When instituted in 1954, the Padma Bhushan was classified as "Dusra Warg", a class II award under the three-tier Padma Vibhushan awards, which were preceded by the Bharat Ratna in hierarchy. On 15 January 1955, the Padma Vibhushan was reclassified into three different awards as the Padma Vibhushan, the Padma Bhushan and the Padma Shri. The criteria included "distinguished service of a high order in any field including service rendered by Government servants", but excluded those working with the public sector undertakings with the exception of doctors and scientists. The 1954 statutes did not allow posthumous awards; this was subsequently modified in the January 1955 statute. The design was also changed to the form that is currently in use; it portrays a circular-shaped toned bronze medallion 1 3⁄4 inches (44 mm) in diameter and 1⁄8 inch (3.2 mm) thick. The centrally placed pattern made of outer lines of a square of 1 3⁄16 inches (30 mm) side is embossed with a knob carved within each of the outer angles of the pattern. A raised circular space of diameter 1 1⁄16 inches (27 mm) is placed at the centre of the decoration. A centrally located lotus flower is embossed on the obverse side of the medal and the text "Padma" is placed above and the text "Bhushan" is placed below the lotus written in Devanagari script. The State Emblem of India is displayed in the centre of the reverse side, together with the national motto of India, "Satyameva Jayate" (Truth alone triumphs) in Devanagari script, which is inscribed on the lower edge. The rim, the edges and all embossing on either side is of standard gold with the text "Padma Bhushan" of gold gilt. The medal is suspended by a pink riband 1 1⁄4 inches (32 mm) in width with a broad white stripe in the middle. It is ranked fifth in the order of precedence of wearing of medals and decorations of the Indian civilian and military awards.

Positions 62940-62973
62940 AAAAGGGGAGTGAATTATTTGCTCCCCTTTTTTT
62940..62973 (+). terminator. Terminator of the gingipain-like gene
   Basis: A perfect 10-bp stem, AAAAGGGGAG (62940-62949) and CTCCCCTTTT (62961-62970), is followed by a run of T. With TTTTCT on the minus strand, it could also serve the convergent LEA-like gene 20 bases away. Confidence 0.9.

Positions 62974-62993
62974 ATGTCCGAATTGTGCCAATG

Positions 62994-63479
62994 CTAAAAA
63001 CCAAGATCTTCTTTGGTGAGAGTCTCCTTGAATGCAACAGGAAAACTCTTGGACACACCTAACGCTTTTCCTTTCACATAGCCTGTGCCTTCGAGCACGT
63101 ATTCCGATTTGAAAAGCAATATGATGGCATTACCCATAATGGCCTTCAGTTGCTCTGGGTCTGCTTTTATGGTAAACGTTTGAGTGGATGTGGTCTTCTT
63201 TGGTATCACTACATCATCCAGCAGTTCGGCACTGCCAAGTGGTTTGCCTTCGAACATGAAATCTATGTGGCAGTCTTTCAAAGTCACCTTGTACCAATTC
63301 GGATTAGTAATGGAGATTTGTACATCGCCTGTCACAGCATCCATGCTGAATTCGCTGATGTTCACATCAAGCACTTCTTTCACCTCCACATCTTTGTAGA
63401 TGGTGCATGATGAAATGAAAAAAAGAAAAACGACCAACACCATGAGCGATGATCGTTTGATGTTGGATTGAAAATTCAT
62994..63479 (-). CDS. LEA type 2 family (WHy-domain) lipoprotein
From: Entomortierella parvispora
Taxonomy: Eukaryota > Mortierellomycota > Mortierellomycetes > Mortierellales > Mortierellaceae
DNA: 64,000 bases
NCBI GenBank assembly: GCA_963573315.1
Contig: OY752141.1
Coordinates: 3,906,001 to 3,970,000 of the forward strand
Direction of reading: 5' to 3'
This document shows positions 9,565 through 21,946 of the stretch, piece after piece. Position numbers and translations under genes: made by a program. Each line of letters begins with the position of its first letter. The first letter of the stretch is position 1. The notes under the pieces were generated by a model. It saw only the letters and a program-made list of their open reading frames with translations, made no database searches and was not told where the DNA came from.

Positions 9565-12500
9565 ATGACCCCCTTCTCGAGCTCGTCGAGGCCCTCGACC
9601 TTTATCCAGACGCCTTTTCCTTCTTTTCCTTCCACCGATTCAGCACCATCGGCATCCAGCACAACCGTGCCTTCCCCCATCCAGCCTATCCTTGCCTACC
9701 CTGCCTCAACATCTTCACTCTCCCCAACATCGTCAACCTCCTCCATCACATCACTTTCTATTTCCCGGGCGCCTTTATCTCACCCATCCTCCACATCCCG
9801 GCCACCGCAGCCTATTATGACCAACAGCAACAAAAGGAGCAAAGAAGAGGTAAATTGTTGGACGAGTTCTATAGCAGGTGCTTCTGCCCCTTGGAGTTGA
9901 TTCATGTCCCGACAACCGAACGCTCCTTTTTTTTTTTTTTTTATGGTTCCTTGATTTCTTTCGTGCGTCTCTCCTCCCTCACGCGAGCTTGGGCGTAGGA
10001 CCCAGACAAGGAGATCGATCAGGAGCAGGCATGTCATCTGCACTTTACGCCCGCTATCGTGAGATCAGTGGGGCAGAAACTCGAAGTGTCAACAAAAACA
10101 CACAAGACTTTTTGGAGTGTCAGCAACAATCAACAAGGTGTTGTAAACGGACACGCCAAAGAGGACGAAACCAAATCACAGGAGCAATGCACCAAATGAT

20 awards were presented in 2000, followed by 32 in 2001, 25 in 2002, 32 in 2003, 19 in 2004, 30 in 2005, 37 in 2006, 32 in 2007, 35 in 2008 and 31 in 2009. These included 37 foreign recipients; one each from China, the Czech Republic, Germany, and South Africa, two from France, three from Japan, five each from Russia and the United Kingdom and 18 from the United States. Individuals from 10 different fields were awarded, which includes 69 from art, 12 from civil services, 60 from literature and education, 26 from medicine, 22 from public affairs, 43 from science and engineering, 18 from social work, 4 sports person, 27 from trade and industry and 10 from other fields.
In 2003, Rashtriya Swayamsevak Sangh's (RSS) volunteer Dattopant Thengadi refused to accept the award "until revered K. B. Hedgewar (RSS founder) and Shri Guruji (RSS ideologue M. S. Golwalkar) are not offered the Bharat Ratna". Historian Romila Thapar, who had earlier refused the award in 1992, did so again in 2005. In a letter she wrote to the then President A. P. J. Abdul Kalam, she mentioned that she had refused the award when the Ministry of Human Resource Development contacted her. However, she was surprised to see her name in the list of awardees. Civil servant S. R. Sankaran also refused to accept the award in 2005 without citing any reason.